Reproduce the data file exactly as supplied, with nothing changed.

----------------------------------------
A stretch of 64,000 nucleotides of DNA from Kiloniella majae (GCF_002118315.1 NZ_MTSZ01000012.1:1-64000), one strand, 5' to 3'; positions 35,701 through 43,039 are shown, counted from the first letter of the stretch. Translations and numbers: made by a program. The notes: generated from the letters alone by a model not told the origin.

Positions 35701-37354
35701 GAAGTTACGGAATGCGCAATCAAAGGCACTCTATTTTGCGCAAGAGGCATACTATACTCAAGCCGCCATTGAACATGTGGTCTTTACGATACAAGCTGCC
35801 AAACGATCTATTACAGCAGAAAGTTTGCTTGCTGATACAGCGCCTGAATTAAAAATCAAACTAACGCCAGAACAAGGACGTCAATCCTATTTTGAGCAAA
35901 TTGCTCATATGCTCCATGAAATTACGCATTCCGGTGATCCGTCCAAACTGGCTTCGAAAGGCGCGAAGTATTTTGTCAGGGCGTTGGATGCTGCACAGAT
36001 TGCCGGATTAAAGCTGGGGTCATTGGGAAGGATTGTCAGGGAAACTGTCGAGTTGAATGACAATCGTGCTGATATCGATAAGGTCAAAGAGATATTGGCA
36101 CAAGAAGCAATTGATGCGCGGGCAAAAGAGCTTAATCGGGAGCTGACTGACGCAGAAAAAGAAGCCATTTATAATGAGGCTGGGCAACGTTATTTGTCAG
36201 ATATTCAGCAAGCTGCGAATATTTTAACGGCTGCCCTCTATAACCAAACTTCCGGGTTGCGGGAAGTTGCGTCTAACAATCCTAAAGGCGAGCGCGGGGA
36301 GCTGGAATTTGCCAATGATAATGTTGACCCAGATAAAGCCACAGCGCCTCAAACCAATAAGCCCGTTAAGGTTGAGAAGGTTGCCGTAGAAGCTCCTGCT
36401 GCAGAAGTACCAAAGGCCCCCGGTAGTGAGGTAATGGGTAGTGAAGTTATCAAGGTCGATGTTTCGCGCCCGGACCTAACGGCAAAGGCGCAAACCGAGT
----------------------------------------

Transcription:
A stretch of 64,000 nucleotides of DNA from Kiloniella majae (GCF_002118315.1 NZ_MTSZ01000012.1:1-64000), one strand, 5' to 3'; positions 35,701 through 43,039 are shown, counted from the first letter of the stretch. Translations and numbers: made by a program. The notes: generated from the letters alone by a model not told the origin.

Positions 35701-37354
35701 GAAGTTACGGAATGCGCAATCAAAGGCACTCTATTTTGCGCAAGAGGCATACTATACTCAAGCCGCCATTGAACATGTGGTCTTTACGATACAAGCTGCC
35801 AAACGATCTATTACAGCAGAAAGTTTGCTTGCTGATACAGCGCCTGAATTAAAAATCAAACTAACGCCAGAACAAGGACGTCAATCCTATTTTGAGCAAA
35901 TTGCTCATATGCTCCATGAAATTACGCATTCCGGTGATCCGTCCAAACTGGCTTCGAAAGGCGCGAAGTATTTTGTCAGGGCGTTGGATGCTGCACAGAT
36001 TGCCGGATTAAAGCTGGGGTCATTGGGAAGGATTGTCAGGGAAACTGTCGAGTTGAATGACAATCGTGCTGATATCGATAAGGTCAAAGAGATATTGGCA
36101 CAAGAAGCAATTGATGCGCGGGCAAAAGAGCTTAATCGGGAGCTGACTGACGCAGAAAAAGAAGCCATTTATAATGAGGCTGGGCAACGTTATTTGTCAG
36201 ATATTCAGCAAGCTGCGAATATTTTAACGGCTGCCCTCTATAACCAAACTTCCGGGTTGCGGGAAGTTGCGTCTAACAATCCTAAAGGCGAGCGCGGGGA
36301 GCTGGAATTTGCCAATGATAATGTTGACCCAGATAAAGCCACAGCGCCTCAAACCAATAAGCCCGTTAAGGTTGAGAAGGTTGCCGTAGAAGCTCCTGCT
36401 GCAGAAGTACCAAAGGCCCCCGGTAGTGAGGTAATGGGTAGTGAAGTTATCAAGGTCGATGTTTCGCGCCCGGACCTAACGGCAAAGGCGCAAACCGAGT